Re: [GRG] hypoxia – new treatment for spine injuries – American Academy of Neurology

http://www.eurekalert.org/pub_releases/2013-11/aaon-rdp112113.php

Contact: Rachel Seroka
rseroka@aan.com
612-928-6129
American Academy of Neurology

Researchers discover promising new treatment to help people with
spine injuries walk better

MINNEAPOLIS – Scientists may have found a new treatment that can
help people with spinal cord injuries walk better. The research is
published in the November 27, 2013, online issue of Neurology®, the
medical journal of the American Academy of Neurology.

“About 59 percent of all spinal injuries are incomplete, leaving
pathways that could allow the spinal cord to change in a way that
allows people to walk again. Unfortunately, usually a person
affected by this type of spinal injury seldom recovers the ability
to walk normally,” said study author Randy D. Trumbower, PT, PhD,
with Emory University in Atlanta. “Our research proposes a
promising new way for the spinal cord to make the connections
needed to walk better.”

The research involved 19 people with spine injuries between levels
C2 and T12, no joint shortening, some controlled ankle, knee, and
hip movements, and the ability to walk at least one step without
human assistance. Research team members were based at Emory
University, Georgia Institute of Technology and Shepherd Center in
Atlanta, the Rehabilitation Institute of Chicago and the University
of Wisconsin, Madison.

The participants were exposed to short periods of breathing low
oxygen levels, which is called hypoxia. The participants breathed
through a mask for about 40 minutes a day for five days, receiving
90-second periods of low oxygen levels followed by 60 seconds of
normal oxygen levels. The participants’ walking speed and endurance
was tested before the study started, on the first and fifth days of
treatment, and again one and two weeks after the treatment ended.

The participants were divided into two groups. In one, nine people
received either the treatment or a sham treatment where they
received only normal oxygen levels. Then two weeks later they
received the other treatment. In the other group, the participants
received the treatment or sham treatment and then were asked to
walk as fast as they could for 30 minutes within one hour of the
treatment, then received the other treatment two weeks later.

Those who received just the hypoxia treatment increased their
walking speed on a test of walking 10 meters, walking an average of
3.8 seconds faster than when they did not receive the treatment.

Those who had the treatment plus walking increased their endurance
on a test of how far they could walk in six minutes by an average
of 100 meters, which was more than a 250-percent increase compared
to those who had the sham treatment plus walking.

All participants improved their ability to walk. More than 30
percent of all participants increased their walking speed by at
least a tenth of a meter per second and more than 70 percent
increased their endurance by at least 50 meters.

“One question this research brings to light is how a treatment that
requires people to take in low levels of oxygen can help movement,
let alone in those with compromised lung function and motor
abilities,” said Michael G. Fehlings, MD, PhD, with the University
of Toronto in Canada, who wrote a corresponding editorial on the
study. “A possible answer is that spinal serotonin, a
neurotransmitter, sets off a cascade of changes in proteins that
help restore connections in the spine.”

Trumbower cautions that chronic or sustained hypoxia in untrained
hands may cause serious injury and should not be attempted outside
the scope of a supervised medical treatment.

###

The study was supported by the U.S. Department of Defense Spinal
Cord Injury Research Program.

To learn more about spinal cord injury, please visit
http://www.aan.com/patients.

The American Academy of Neurology, an association of more than
26,000 neurologists and neuroscience professionals, is dedicated to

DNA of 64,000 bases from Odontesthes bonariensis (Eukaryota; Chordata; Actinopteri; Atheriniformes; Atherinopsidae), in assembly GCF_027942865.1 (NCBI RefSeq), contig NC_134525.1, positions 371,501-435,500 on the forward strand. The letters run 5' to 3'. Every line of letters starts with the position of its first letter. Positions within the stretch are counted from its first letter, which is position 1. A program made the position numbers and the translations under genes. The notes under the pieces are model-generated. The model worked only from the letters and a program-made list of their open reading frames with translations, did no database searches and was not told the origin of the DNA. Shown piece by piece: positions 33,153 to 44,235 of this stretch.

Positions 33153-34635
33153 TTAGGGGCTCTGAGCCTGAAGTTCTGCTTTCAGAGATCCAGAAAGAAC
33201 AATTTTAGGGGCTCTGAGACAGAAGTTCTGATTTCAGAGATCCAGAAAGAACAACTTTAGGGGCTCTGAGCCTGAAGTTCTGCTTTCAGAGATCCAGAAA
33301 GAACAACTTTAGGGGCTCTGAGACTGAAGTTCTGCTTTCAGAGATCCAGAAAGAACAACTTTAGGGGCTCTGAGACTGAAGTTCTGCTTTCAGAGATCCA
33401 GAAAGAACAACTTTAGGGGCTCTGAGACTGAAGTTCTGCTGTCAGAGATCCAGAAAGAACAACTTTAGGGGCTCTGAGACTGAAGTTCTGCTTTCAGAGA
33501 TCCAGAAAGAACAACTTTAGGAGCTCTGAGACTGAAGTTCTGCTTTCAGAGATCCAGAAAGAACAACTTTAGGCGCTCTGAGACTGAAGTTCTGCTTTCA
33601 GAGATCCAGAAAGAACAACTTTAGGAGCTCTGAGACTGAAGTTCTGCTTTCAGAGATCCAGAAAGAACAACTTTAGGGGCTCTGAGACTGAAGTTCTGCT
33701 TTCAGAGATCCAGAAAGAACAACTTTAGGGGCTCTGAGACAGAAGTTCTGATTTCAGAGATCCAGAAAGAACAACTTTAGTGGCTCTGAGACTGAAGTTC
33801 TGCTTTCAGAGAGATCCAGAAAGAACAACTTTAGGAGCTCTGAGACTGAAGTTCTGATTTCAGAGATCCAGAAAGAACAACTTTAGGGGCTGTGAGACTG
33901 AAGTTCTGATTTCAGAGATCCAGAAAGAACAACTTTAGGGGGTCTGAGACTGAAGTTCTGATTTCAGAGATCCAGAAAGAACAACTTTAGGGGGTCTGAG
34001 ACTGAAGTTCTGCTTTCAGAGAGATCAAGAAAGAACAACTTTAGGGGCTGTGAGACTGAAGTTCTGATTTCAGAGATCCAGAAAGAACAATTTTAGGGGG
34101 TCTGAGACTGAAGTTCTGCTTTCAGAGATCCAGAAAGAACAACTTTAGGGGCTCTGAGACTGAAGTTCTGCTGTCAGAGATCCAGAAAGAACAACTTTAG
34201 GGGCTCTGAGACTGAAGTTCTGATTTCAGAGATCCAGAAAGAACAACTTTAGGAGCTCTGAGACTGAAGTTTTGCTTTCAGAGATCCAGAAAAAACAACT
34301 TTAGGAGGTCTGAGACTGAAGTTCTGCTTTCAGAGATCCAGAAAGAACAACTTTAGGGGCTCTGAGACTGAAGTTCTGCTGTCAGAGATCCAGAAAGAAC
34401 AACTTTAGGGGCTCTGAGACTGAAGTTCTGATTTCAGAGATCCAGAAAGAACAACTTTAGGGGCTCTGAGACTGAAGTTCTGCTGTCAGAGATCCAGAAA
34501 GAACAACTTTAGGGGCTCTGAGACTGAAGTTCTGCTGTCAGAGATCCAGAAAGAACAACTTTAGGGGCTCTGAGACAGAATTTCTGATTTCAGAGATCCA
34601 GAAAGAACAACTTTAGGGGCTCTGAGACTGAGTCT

promoting the highest quality patient-centered neurologic care. A
neurologist is a doctor with specialized training in diagnosing,
treating and managing disorders of the brain and nervous system
such as Alzheimer’s disease, stroke, migraine, multiple sclerosis,
brain injury, Parkinson’s disease and epilepsy.

For more information about the American Academy of Neurology, visit
http://www.aan.com or find us on Facebook, Twitter, Google+ and
YouTube.

Media Contacts:
Rachel Seroka, rseroka@aan.com, (612) 928-6129
Michelle Uher, muher@aan.com, (612) 928-6120

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About Johnny Adams

My full-time commitment is to slow and ultimately reverse age related functional decline to increase healthy years of life. I’ve been active in this area since the 1970s, steadily building skills and accomplishments. I have a good basic understanding of the science of aging, and have many skills that complement those of scientists so they can focus on science to advance our shared mission. Broad experience Top skills: administration, management, information technology (data and programming), communications, writing, marketing, market research and analysis, public speaking, forging ethical win-win outcomes among stakeholders (i.e. high level "selling"). Knowledge in grant writing, fundraising, finance. Like most skilled professionals, I’m best described as a guy who defines an end point, then figures out how to get there. I enjoy the conception, design, execution and successful completion of a grand plan. Executive Director Gerontology Research Group (GRG). Manages Email discussion forum, web site, meetings and oversees supercentenarian (oldest humans, 110+ years) research. CEO / Executive Director Carl I. Bourhenne Medical Research Foundation (Aging Intervention Foundation), an IRS approved 501(c)(3) nonprofit. http://www.AgingIntervention.org Early contributor to Supercentenarian Research Foundation. Co-Founder Geroscience Healthspan Forum. Active contributor to numerous initiatives to increase healthy years of life. Co-authored book on conventional, practical methods available today to slow the processes of aging – nutrition, exercise, behavior modification and motivation, stress reduction, proper supplementation, damage caused by improper programs, risk reduction and others. Fundamental understanding of, and experience in the genomics of longevity (internship analyzing and curating longevity gene papers). Biological and technical includes information technology, software development and computer programming, bioinformatics and protein informatics, online education, training programs, regulatory, clinical trials software, medical devices (CAT scanners and related), hospital electrical equipment testing program. Interpersonal skills – good communication, honest, well liked, works well in teams or alone. Real world experience collaborating in interdisciplinary teams in fast paced organizations. Uses technology to advance our shared mission. Education: MBA 1985 University of Southern California -- Deans List, Albert Quon Community Service Award (for volunteering with the American Longevity Association and helping an elderly lady every other week), George S. May Scholarship, CA State Fellowship. BA psychology, psychobiology emphasis 1983 California State University Fullerton Physiological courses as well as core courses (developmental, abnormal etc). UCLA Psychobiology 1978, one brief but fast moving and fulfilling quarter. Main interest was the electrochemical basis of consciousness. Also seminars at the NeuroPsychiatric Institute. Other: Ongoing conferences, meetings and continuing education. Aging, computer software and information technology. Some molecular biology, biotech, bio and protein informatics, computer aided drug design, clinical medical devices, electronics, HIPAA, fundraising through the Assoc. of Fundraising Professionals. Previous careers include: Marketing Increasing skill set and successes in virtually all phases, with valuable experience in locating people and companies with the greatest need and interest in a product or service, and sitting across the table with decision makers and working out agreements favorable to all. Information Technology: Management, data analysis and programming in commercial and clinical trials systems, and bioinformatics and protein informatics. As IT Director at Newport Beach, CA based technology organization Success Family of Continuing Education Companies, provided online software solutions for insurance and financial professionals in small to Fortune 500 size companies. We were successful with lean team organization (the slower moving competition was unable to create similar software systems). Medical devices: At Omnimedical in Paramount CA developed and managed quality assurance dept. and training depts. for engineers, physicians and technicians. Designed hospital equipment testing program for hospital services division. In my early 20’s I was a musician, and studied psychology and music. Interned with the intention of becoming a music therapist. These experiences helped develop valuable skills used today to advance our shared mission of creating aging solutions.